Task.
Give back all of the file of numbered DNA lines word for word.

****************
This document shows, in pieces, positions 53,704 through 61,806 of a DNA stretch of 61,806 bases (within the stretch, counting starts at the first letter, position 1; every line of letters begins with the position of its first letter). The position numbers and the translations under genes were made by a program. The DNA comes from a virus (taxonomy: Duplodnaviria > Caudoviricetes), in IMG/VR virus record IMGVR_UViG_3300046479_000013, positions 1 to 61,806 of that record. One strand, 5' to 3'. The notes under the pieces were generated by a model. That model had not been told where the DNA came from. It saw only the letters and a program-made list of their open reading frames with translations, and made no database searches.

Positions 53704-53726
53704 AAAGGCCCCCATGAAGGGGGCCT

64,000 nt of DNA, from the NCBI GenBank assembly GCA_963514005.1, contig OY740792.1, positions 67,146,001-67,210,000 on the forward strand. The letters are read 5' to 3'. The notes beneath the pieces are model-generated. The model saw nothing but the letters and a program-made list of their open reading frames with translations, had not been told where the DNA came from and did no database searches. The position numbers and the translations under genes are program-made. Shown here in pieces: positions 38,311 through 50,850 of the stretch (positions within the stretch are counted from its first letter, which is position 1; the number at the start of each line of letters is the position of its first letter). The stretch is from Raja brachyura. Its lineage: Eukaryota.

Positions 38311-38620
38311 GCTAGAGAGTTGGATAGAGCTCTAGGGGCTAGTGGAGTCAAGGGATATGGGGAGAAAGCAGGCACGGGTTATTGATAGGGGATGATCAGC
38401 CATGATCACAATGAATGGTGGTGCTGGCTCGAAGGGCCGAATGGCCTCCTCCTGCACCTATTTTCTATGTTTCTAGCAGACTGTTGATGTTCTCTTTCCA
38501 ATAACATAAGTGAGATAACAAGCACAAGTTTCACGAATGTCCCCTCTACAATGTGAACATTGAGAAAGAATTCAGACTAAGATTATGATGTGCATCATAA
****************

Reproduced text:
This document shows, in pieces, positions 53,704 through 61,806 of a DNA stretch of 61,806 bases (within the stretch, counting starts at the first letter, position 1; every line of letters begins with the position of its first letter). The position numbers and the translations under genes were made by a program. The DNA comes from a virus (taxonomy: Duplodnaviria > Caudoviricetes), in IMG/VR virus record IMGVR_UViG_3300046479_000013, positions 1 to 61,806 of that record. One strand, 5' to 3'. The notes under the pieces were generated by a model. That model had not been told where the DNA came from. It saw only the letters and a program-made list of their open reading frames with translations, and made no database searches.

Positions 53704-53726
53704 AAAGGCCCCCATGAAGGGGGCCT

64,000 nt of DNA, from the NCBI GenBank assembly GCA_963514005.1, contig OY740792.1, positions 67,146,001-67,210,000 on the forward strand. The letters are read 5' to 3'. The notes beneath the pieces are model-generated. The model saw nothing but the letters and a program-made list of their open reading frames with translations, had not been told where the DNA came from and did no database searches. The position numbers and the translations under genes are program-made. Shown here in pieces: positions 38,311 through 50,850 of the stretch (positions within the stretch are counted from its first letter, which is position 1; the number at the start of each line of letters is the position of its first letter). The stretch is from Raja brachyura. Its lineage: Eukaryota.

Positions 38311-38620
38311 GCTAGAGAGTTGGATAGAGCTCTAGGGGCTAGTGGAGTCAAGGGATATGGGGAGAAAGCAGGCACGGGTTATTGATAGGGGATGATCAGC
38401 CATGATCACAATGAATGGTGGTGCTGGCTCGAAGGGCCGAATGGCCTCCTCCTGCACCTATTTTCTATGTTTCTAGCAGACTGTTGATGTTCTCTTTCCA
38501 ATAACATAAGTGAGATAACAAGCACAAGTTTCACGAATGTCCCCTCTACAATGTGAACATTGAGAAAGAATTCAGACTAAGATTATGATGTGCATCATAA